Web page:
Diagnosis of DILI requires a detailed clinical history and cautious documentation of drugs including HDS, along with liver biochemistry, biomarkers, imaging, and in rare cases, liver biopsy. For a vast majority of dermatology drugs, serum aminotransferases alanine transaminase/aspartate transaminase (ALT/AST), alkaline phosphatase ALP, and total bilirubin levels remain mainstay for detecting and classifying liver damage. Serial testing of liver biochemistries should be done in patients with DILI until complete normalization. A steady decline of aminotransferases supports the diagnosis, whereas slow or incomplete resolution suggests other etiologies or chronic outcome.[35] Liver imaging is routinely used at baseline in all suspected DILI patients, with abdominal ultrasonography used to exclude biliary obstruction and focal lesions.[36] Since DILI is a diagnosis of exclusion, other causes of liver injury must be excluded. The panel of tests used in the evaluation of suspected DILI is summarized in [Table 4]. Common dermatological drugs implicated in liver injury along with hepatic monitoring guidelines are highlighted in [Table 5].
Table 4: Investigations for suspected drug induced liver injury

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Table 5: Dermatological drugs, liver injury, and hepatic monitoring guidelines

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  Management Top


The goal of management of DILI is similar to other adverse drug reactions where a balance has to be maintained between preventing target organ damage and continuing essential drugs. Minor increases in ALT or AST should be treated with reduction in the drug dose and careful follow-up of the transaminases, while increase more than threefold should prompt indefinite discontinuation of the likely culprit drug, unless an alternative etiology is detected.[64]

Nonspecific treatment

  1. Discontinue the implicated agent or all nonessential drugs if culprit drug is unclear. Causality assessment can be done using tools such as Roussel Uclaf Causality Assessment Method


  2. Monitor LFT closely


  3. Seek appropriate consultation with a hepatologist when the patient has persistent elevation of transaminases or signs of ALF


  4. Institute supportive care.[65]


In the large majority of DILI, spontaneous recovery occurs, without the need for any treatment or specific measure. In fact, spontaneous recovery after discontinuation of the offending drug is an important criterion in the causality assessment. Old age, dyslipidemia, and the severity of the acute episode are the risk factors for chronic DILI, which is defined as persistence of biochemical abnormality for more than 1 year.[6] Deliberate re-challenge with the causative drug is not advocated, as it can cause more severe hepatotoxicity with a higher risk of mortality. However, re-challenge with lower dosage can be done under close monitoring in lifesaving drugs such as antitubercular drugs.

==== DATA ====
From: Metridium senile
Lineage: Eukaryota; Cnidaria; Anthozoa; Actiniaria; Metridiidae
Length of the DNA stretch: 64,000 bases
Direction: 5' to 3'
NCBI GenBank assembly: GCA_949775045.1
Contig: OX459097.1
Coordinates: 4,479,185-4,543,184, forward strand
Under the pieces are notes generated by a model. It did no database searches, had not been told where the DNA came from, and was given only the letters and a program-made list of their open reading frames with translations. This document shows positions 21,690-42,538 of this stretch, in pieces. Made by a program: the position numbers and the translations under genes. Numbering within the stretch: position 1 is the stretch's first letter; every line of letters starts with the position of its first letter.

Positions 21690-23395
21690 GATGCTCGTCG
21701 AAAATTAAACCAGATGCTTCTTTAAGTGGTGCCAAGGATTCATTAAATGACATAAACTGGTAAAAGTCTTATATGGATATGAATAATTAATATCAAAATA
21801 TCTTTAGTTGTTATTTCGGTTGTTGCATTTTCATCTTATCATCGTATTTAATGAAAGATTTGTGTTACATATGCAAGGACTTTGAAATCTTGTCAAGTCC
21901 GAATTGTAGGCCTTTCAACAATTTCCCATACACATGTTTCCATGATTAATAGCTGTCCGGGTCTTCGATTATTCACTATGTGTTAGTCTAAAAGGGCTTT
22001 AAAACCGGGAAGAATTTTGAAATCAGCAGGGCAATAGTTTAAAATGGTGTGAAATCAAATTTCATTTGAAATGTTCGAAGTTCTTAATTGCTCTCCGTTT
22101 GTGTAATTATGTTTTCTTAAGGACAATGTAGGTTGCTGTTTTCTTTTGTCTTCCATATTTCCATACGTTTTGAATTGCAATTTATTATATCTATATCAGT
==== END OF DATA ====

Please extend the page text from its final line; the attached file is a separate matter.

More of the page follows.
Specific therapies

Pharmacotherapy has variable level of efficacy and should be used in specific circumstances with the hepatologist consultation.

  • i. Cholestyramine: Bile acid resin such as cholestyramine (4 g every 6 h for 2 weeks) has been recommended to speed up drug clearance. Cholestyramine in association with antihistamines has been reported to accelerate the improvement of chronic cholestasis induced by terbinafine and leflunomide[66]


  • ii. N-acetyl cysteine (NAC): Besides its use in paracetamol intoxication, NAC has been occasionally used as a treatment for other types of DILI[67]


  • iii. Steroids: Systemic corticosteroids are the first-line agents for severe cutaneous and hepatic toxicity features DRESS.[68] Corticosteroids are also used frequently in patients with ALF and autoimmune hepatitis or to treat hepatotoxicity due to immune-checkpoint inhibitors along with other immunosuppressants such as mycophenolate mofetil[69]


  • iv. Ursodeoxycholic acid (UDCA): Chronic cholestasis following DILI is often treated with UDCA[70]


  • v. Carnitine: L-carnitine with its antioxidant activity has been found to have a protective effect in antitubercular-induced liver injury and alcoholic liver disease.[71]



  Conclusion Top


Knowledge of DILI can help prevent unnecessary morbidity and rare deaths from systemic drugs, while maximizing the overall safety and efficacy of important systemic drugs used in dermatology. The awareness of hepatotoxic nature of commonly used drug in practice, protocol for baseline and follow-up liver biochemistry, advising patients against excessive alcohol intake, and use of HDS will go a long way in ensuring successful dermatologic pharmacotherapy with minimal risk of DILI.

Financial support and sponsorship

Nil.

Conflicts of interest

There are no conflicts of interest.